I thought developing something to the point where it was nearly production ready and then canning it without reaping the rewards because it had cost too much already was a British disease. But no, here's Intel doing it It may well be that they couldn't see production bringing in enough returns to justify the money they've spent on development but then zero returns doesn't do it either.

I suppose the reason is that they've got to cut employee numbers RIGHT NOW to meet unrealistic analysts' expectations. Analysts, of course, don't realise or care that it's the employees who create the returns in the long run. So we'll see yet another tech company hollowed out due to short-termism.

The best thing that financial regulation could do would be to forbid the publication of quarterly results, maybe even the publication of results at less than two year intervals, just to get these idiots from breathing down managements' necks.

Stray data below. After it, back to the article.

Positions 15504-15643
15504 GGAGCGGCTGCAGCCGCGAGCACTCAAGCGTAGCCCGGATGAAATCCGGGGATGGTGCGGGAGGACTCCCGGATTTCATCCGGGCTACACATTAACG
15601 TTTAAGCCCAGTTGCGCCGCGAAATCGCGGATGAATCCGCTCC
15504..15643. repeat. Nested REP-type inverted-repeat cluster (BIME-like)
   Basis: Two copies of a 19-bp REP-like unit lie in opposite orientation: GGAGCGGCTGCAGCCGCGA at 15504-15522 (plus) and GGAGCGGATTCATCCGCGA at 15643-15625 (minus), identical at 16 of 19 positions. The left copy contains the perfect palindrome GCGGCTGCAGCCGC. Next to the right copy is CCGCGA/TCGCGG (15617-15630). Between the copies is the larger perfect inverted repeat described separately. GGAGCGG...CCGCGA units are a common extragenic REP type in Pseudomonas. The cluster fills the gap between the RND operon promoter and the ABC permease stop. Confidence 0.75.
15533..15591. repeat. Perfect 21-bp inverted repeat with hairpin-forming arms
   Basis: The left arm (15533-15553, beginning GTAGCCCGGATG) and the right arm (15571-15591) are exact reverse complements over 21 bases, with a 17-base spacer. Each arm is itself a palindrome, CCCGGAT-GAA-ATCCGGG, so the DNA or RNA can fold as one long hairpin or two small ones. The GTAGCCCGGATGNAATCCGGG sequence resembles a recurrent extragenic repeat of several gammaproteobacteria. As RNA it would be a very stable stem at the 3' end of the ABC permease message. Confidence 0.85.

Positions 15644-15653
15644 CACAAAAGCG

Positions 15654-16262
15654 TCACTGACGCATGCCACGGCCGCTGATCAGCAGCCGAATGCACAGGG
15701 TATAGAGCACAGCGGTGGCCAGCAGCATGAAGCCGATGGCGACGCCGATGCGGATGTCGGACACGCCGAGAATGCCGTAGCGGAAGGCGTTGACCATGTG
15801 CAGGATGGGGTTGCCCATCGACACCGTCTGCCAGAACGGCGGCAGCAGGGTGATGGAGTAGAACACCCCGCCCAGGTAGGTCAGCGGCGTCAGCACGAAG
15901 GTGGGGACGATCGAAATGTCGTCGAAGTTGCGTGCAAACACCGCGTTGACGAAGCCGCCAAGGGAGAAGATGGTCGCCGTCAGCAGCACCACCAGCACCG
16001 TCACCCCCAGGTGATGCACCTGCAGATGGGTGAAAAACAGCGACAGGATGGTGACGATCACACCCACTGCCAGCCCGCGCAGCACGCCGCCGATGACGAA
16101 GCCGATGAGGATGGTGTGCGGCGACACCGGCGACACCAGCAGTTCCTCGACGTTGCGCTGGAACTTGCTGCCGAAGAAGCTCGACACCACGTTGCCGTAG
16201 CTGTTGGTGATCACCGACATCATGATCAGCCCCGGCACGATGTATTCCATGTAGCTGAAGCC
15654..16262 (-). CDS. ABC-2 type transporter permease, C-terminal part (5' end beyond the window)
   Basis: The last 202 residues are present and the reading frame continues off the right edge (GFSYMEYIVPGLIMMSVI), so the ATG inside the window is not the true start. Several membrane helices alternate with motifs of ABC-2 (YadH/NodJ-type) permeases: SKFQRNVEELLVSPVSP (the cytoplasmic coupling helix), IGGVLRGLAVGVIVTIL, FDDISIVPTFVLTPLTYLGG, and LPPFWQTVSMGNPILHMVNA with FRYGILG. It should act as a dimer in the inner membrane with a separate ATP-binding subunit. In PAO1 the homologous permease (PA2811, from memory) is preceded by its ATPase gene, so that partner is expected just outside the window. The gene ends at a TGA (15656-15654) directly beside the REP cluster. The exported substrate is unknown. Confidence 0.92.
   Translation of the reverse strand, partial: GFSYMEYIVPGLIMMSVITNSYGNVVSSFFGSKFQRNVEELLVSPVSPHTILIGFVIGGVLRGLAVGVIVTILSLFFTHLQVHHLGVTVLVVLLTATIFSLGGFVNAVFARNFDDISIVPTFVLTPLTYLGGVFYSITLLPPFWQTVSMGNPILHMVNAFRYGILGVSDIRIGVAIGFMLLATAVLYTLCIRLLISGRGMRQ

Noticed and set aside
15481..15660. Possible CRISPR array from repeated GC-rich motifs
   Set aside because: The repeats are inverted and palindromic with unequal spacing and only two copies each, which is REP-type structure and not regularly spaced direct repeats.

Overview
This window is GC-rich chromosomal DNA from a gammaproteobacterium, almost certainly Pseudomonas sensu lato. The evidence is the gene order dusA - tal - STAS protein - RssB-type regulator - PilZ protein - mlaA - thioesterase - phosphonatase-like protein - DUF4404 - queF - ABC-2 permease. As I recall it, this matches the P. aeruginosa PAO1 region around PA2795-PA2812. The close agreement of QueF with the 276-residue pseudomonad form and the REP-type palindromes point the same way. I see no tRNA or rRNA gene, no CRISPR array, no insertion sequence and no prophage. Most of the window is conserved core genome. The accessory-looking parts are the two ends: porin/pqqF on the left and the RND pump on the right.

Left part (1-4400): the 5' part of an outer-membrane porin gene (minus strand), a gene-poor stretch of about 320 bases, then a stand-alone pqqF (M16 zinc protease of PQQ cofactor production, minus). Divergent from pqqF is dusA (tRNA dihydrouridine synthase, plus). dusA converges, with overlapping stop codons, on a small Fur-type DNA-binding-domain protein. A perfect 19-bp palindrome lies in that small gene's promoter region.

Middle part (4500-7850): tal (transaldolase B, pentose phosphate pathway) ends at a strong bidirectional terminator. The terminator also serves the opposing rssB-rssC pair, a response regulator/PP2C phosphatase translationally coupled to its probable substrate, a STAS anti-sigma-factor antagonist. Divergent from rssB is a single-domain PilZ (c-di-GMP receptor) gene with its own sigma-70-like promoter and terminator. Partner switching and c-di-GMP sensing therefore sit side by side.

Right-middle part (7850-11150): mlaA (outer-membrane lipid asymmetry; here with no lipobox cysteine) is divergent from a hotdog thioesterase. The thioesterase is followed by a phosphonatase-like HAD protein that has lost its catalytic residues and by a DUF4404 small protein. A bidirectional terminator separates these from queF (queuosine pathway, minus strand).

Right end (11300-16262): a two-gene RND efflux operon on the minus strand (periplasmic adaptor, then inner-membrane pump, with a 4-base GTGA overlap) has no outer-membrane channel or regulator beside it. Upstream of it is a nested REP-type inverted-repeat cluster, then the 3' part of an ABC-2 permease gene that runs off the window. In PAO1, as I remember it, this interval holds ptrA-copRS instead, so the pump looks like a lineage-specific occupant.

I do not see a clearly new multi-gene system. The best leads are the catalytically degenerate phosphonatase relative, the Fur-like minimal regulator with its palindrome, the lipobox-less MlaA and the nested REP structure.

The EU wants you to log into YouTube using your state-issued ID card

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Re: Brexit?

"But it's exactly things like this id card nonsense that drive people to want to get out of Europe."

You think the alternative wouldn't lead to worse? As things stand the European courts can slap down UK surveillance attempts and if we go through the legislate/slap down/legislate cycle enough times even governments might start to get embarrassed.

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"Faecebook have been demanding ID such as passports and driving license / ID cards."